They cover all the bases, without sounding as if they are sacrificing their musical souls for the sake of variety. Langford has matured nicely as a vocalist and guitarist. Bassist Tom Brimm and drummer John Cage provide sure-handed support through every stylistic departure. And that’s saying a lot.
The record begins and ends with a bang, with the rollicking cover “Uranium Rock” kicking off the set and the hard driving road rocker “Coming Home” bringing up the rear. On the former, Langford performs tasty duets with guest saxist Chris Mercer, while on the latter, DK Stewart shreds the sonic scenery with chainsaw piano work. “A Girl Like You” is a bouncy, upbeat funky Blues style number, wherein Slim shows off a few Stevie Ray-like licks. With “Have To Let You Go,” Slim duets with guest harmonicat John Hodgekins across a nifty shuffle rhythm.
The band reprises from the first album its knack for Zydeco stylings with “You & Me.” Accordionist Frank Ruffolo again sits in with the band, adding a distinct Cajun flavor to the mix, while Langford’s whacked out slide guitar sizzles like chittlins frying in a pan full of deep grease.
Curtis Salgado ups the ante with an appearance on the strutting blues “Sad Boy.” His crisp harmonica and soulful baritone on lead vocals lend the song a dynamism not readily reached on other tracks. The chestnut “One More Shot,” bears a structural resemblance to Chuck Berry’s “You Never Can Tell,” DK Stewart’s wild, skittering piano phrasings calling to mind the work of Professor Longhair.
The title track, “Blues For Eb” is a beautiful elegy to a departed friend. Langford’s supple guitar articulations suggest the best work of Peter Green in early Fleetwood Mac. Honest emotions run freely in Slim’s fretful fingers, as crying tones float into sonic oblivion. “Waitin’ For The Sun To Shine” is a swampy number that is buoyed by Slim’s murky slide guitar and Brimm’s churning bassline.
Lankford supplies his own happy harp to “Drinkin’ Blues,” a dobro and accordion adorned skiffle with Hank Williams Rockabilly undertones and echoes of Mark Knopfler in the guitar and vocal. The stylish blues number “My Load” benefits from Peter Boe’s dark, broodingly beautiful piano work, bringing to mind in some strange way the dynamics of James Brown’s “It’s A Man’s World.”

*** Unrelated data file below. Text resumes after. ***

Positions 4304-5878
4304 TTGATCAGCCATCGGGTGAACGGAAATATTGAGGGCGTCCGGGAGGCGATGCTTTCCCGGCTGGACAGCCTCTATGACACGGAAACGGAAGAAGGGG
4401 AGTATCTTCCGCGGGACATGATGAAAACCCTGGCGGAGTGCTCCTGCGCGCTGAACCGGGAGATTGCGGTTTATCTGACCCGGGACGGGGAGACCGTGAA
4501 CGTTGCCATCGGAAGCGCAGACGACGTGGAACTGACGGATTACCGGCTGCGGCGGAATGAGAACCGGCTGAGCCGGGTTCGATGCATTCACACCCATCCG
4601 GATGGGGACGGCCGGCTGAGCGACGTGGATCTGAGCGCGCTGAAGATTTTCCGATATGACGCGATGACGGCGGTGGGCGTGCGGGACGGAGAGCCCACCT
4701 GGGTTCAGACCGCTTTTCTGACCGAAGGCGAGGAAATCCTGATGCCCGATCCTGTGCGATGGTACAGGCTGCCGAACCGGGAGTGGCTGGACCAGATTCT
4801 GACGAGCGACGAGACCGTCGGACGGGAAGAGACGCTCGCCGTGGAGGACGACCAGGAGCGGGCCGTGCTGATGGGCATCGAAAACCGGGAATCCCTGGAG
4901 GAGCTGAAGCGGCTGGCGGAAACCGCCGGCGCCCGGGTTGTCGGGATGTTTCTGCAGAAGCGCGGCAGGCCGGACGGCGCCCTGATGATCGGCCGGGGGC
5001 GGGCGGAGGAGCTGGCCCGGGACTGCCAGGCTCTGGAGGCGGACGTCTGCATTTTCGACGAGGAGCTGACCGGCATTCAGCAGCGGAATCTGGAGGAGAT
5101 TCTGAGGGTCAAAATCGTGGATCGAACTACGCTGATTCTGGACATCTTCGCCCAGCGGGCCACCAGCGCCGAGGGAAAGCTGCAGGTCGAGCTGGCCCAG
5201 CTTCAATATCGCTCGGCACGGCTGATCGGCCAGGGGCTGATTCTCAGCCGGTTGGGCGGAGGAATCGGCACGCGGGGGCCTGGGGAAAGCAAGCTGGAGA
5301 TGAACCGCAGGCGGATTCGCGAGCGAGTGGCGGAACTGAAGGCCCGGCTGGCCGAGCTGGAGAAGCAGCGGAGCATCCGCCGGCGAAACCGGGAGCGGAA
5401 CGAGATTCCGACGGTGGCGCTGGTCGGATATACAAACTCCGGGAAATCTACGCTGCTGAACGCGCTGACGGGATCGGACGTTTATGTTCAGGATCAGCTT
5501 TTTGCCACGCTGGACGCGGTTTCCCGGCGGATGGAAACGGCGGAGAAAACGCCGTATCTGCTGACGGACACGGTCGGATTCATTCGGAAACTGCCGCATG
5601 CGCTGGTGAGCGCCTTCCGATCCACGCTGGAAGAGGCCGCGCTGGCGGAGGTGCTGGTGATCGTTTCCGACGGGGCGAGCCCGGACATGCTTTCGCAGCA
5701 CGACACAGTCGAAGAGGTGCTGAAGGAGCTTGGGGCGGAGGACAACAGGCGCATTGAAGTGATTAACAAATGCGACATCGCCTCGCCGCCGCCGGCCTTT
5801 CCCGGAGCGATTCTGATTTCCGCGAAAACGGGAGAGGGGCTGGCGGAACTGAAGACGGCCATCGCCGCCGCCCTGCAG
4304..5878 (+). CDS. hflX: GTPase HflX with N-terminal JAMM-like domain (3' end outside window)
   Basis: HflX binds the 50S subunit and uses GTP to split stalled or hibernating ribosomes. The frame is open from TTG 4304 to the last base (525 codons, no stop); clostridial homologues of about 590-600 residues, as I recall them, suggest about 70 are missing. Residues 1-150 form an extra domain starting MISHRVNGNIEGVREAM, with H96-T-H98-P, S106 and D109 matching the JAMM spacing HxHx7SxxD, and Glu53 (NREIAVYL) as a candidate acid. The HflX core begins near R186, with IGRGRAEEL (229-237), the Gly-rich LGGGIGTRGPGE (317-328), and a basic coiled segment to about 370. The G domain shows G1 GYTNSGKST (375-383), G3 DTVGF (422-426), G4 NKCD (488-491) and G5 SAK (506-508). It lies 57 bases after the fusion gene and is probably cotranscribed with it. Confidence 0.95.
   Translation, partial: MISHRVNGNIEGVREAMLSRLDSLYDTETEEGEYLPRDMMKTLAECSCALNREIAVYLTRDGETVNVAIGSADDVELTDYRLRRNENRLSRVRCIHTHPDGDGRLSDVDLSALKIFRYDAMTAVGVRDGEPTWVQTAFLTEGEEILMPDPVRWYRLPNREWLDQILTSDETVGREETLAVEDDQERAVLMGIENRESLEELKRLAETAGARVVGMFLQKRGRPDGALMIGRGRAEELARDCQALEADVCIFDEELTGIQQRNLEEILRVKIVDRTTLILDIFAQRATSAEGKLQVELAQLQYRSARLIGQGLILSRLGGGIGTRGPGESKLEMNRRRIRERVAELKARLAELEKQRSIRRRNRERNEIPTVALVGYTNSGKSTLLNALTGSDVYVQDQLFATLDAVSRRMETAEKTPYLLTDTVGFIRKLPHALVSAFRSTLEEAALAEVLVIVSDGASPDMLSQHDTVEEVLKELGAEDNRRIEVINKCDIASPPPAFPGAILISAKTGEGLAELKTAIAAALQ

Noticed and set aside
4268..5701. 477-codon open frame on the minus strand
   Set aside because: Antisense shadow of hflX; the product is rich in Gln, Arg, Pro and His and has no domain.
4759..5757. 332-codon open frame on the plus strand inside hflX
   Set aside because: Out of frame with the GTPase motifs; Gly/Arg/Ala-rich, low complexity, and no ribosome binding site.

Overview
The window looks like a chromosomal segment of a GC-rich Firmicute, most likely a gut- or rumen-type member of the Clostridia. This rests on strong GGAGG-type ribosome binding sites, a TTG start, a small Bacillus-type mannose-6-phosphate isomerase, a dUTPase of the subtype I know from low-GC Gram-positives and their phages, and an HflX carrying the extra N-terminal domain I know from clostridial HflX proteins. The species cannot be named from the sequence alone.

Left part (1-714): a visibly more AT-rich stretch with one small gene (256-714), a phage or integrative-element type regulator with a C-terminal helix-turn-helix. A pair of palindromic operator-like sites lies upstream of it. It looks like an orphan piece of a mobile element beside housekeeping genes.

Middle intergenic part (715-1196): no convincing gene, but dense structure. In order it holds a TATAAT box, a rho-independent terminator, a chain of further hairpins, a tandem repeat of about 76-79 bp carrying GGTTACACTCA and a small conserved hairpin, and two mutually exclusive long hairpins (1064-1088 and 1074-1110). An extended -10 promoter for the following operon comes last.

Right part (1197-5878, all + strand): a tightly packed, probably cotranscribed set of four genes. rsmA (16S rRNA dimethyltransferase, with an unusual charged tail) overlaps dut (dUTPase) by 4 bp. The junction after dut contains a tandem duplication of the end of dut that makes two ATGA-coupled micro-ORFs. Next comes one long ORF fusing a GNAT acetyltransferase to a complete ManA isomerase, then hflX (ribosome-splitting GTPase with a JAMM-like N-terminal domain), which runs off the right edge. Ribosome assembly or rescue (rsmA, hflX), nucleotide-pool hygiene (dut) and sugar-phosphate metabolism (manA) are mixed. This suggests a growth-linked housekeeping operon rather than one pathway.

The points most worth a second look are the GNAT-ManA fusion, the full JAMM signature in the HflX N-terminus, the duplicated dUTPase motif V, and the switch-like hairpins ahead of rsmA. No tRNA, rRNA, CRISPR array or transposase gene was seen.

The instrumental “Tiger Love & Tulip Greens” is a foot stomping romp through the cowpies in a rip roaring country hoedown. “Killing me,” a Robert Crayish blues is colored by Boe’s lonesome organ pads. Tasty. And “Dollar Girls” is a slutty swaggering strut of the Stones’ “Honky Tonk Woman” nature, Cage’s driving cowbell counting out the rapid heart rate.
Too Slim and The Taildraggers are one of those increasingly rare journeyman bands that could knock out a sweaty set in any bar in the heartland: From the Canadian border to the Rio Grande from Portland to Memphis, and leave the crowd begging for more. Their music is not new, nor innovative, but is a roots intensive course in American popular music. They are stalwart musicians, not without quirks or flaws, yet perfectly scripted for the raw music they play. A welcome addition to their growing catalog.
From The Sundown Sky
Burnside Distribution Corporation
Something of a supergroup, comprised of members of the popular bands Nine Days Wonder, The Strangers and Renegade Saints, Kerosene Dream has grown from the unplugged three-piece we reviewed in these pages one year ago, into a five (and sometimes six) piece band, replete with a rhythm section comprised of drummer Derek Brown and the peripatetic Brent Williams. This recording, featuring the enhanced lineup, collects eleven new songs with two remakes from the previous recording into a pleasant compendium of light Folk/Rock music that is not likely to cause a riot with its energy, but rings true all the same with understated earnestness.